In 1536, Cabeza de Vaca was the first European to cross the North American continent some 84 years before the Pilgrims landed. Then came Fray Marcos de Niga, a priest, in 1539, Coronado in 1540, and Juan de Onate in 1598. Many others followed. Almost 100 years later, in 1692, Don Diego de Vargas peacefully reoccupied the city of Santa Fe, which had been captured by the Pueblo tribes during the Pueblo Revolt of 1680―the time when native Americans first succeeded in retaking the lands seized from them many years before by the Spanish government.

     Spain didn’t lose control of its lands in the western United States until 1821, after the Mexican War of Independence. The newly formed Mexican government took over.

     As a military general, Antonio Lopez de Santa Anna helped gain Mexico’s independence from Spain. Later, as President of Mexico, he led the fight to retain Mexico’s territory, much of which was lost during the Texas Revolution of 1836.

     For many years before the revolution, Santa Anna not only allowed but encouraged Americans from southern and eastern states to migrate and settle in Texas. Santa Anna’s policy was guided by two factors: increase in trade to help Mexico’s economy and defense against Comanche attacks.

     The Texans mounted a strong, armed resistance to the centralist government of Mexico, which was preceded by a number of political and cultural clashes between the Mexican government and the increasingly large immigrant population of American settlers entering Mexico.

     Texas didn’t exist as an independent republic for long. It was annexed as the 28th state of the United States in 1845, which led to the Mexican-American War. That war ended with the Mexican Cession of 1848, in which defeated Mexico ceded its huge land holdings to the United States.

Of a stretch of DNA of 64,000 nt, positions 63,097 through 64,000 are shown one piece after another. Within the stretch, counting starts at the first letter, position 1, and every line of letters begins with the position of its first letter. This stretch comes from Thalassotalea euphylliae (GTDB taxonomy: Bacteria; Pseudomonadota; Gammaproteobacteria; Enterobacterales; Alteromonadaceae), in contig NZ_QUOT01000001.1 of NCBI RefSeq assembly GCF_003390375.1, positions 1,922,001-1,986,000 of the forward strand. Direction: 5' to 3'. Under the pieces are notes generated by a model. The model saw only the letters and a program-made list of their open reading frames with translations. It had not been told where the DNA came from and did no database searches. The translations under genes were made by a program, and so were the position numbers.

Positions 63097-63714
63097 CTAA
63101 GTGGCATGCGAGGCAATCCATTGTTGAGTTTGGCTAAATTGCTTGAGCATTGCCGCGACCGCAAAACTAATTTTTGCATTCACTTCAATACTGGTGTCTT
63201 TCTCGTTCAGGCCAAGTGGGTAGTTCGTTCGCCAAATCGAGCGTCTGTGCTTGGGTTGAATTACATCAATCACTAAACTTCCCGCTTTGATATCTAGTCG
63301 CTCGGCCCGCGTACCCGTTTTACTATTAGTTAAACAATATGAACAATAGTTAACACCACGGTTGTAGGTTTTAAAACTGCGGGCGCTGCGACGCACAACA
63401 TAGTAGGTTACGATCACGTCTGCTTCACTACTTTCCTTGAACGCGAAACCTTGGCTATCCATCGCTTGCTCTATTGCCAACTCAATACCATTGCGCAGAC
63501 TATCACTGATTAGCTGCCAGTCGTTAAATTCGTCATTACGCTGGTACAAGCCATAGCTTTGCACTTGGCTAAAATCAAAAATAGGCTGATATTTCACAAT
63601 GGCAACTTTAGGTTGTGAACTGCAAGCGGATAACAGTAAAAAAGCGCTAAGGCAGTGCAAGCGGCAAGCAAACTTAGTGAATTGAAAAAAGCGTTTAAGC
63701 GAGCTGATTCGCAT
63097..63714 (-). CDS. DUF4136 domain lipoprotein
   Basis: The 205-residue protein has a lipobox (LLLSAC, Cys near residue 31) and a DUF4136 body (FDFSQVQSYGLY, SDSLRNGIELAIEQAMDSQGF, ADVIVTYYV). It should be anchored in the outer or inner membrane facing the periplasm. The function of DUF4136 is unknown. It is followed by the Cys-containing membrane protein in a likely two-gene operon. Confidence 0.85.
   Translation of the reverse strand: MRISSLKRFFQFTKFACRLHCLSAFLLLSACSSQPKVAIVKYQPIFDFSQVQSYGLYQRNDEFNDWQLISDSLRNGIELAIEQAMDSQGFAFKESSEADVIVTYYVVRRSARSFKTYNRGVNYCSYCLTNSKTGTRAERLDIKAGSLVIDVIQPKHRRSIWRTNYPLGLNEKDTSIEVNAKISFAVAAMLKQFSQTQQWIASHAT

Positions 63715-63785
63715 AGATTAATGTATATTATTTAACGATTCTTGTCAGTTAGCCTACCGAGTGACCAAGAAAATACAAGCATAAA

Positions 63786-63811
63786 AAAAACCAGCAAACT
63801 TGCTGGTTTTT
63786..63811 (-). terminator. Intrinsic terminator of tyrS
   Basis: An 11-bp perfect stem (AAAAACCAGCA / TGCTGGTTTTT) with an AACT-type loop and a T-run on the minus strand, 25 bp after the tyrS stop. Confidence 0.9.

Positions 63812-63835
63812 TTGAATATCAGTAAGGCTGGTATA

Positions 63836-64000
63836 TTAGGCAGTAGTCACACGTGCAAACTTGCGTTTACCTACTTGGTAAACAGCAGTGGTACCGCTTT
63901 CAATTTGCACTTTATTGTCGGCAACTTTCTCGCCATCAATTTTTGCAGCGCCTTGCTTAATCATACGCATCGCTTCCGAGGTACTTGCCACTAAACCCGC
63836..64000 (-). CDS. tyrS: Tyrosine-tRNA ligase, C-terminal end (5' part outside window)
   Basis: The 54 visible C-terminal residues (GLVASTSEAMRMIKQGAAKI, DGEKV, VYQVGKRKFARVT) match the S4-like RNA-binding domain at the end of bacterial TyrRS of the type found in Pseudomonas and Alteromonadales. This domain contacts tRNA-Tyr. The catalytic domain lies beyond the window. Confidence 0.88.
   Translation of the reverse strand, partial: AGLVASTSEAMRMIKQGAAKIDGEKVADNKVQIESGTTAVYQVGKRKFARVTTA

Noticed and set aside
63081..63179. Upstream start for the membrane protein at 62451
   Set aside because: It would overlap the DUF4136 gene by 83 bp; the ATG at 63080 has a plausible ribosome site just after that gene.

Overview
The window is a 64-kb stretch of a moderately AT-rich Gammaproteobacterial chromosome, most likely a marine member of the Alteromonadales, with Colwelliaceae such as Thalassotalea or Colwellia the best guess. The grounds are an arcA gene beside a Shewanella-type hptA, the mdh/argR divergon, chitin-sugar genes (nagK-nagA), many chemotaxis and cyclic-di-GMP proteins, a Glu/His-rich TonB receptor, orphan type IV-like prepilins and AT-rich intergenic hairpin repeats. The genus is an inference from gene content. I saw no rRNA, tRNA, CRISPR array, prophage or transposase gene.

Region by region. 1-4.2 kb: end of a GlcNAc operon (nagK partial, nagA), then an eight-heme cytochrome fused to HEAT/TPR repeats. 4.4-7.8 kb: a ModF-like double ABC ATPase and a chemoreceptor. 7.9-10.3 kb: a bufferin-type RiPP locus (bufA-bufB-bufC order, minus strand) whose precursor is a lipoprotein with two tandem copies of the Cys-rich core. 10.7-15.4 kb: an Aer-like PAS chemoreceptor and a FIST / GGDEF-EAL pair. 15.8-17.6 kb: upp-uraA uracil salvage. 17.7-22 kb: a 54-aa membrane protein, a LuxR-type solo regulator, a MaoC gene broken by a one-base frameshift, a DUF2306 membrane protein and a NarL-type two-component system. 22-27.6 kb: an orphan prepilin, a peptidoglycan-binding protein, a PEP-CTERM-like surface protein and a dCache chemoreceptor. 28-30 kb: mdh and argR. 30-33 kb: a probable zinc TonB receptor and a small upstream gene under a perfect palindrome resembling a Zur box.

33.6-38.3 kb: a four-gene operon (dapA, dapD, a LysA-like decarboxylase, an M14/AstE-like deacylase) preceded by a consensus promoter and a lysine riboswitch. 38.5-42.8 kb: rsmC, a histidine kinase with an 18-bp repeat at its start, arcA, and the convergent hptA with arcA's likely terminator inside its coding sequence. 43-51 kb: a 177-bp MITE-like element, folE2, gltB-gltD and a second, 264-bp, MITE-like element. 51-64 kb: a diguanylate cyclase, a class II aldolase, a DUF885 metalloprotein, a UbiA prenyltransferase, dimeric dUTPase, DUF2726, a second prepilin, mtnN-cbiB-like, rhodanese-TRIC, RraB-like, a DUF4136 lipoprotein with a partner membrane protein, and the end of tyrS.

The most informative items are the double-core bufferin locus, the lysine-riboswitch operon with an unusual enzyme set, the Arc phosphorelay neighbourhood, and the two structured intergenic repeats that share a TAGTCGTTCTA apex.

Once Mexico lost control of its territories in the southwestern United States and in California, the influx of American settlers increased. This gave rise to additional demographic changes that, in turn, led to the economic and social interactions, mounting tensions, and physical conflicts among three groups: Mexican-Americans, Native-Americans, and Euro-Americans migrating from the eastern part of the United States in growing numbers.

     In 1875, Colorado was elevated to statehood, but New Mexico was turned down. Race figured prominently in Congress’ vote against New Mexico’s bid.

     During congressional debates, some legislators strongly opposed to statehood referred to Mexican-Americans, as well as Native-Americans, as savages, barbarians, and illiterate and inferior races unfit for self-government and therefore unworthy of citizenship.

     That was far from the first time those or similar slurs had been expressed. For many years, Mexican-Americans were referred to as lazy, backward, and illiterate. They were also “charged with not wanting to learn to speak English or participate in the American way of life. Terms such as “greasers”, “loafers”, and “rabble” were often used against them.

     As far as I’ve been able to determine, none of the members of Congress who voted against statehood had met a Mexican-American or knew enough about them and their history to use such derogatory terms or to label them as an inferior race or ethnic group.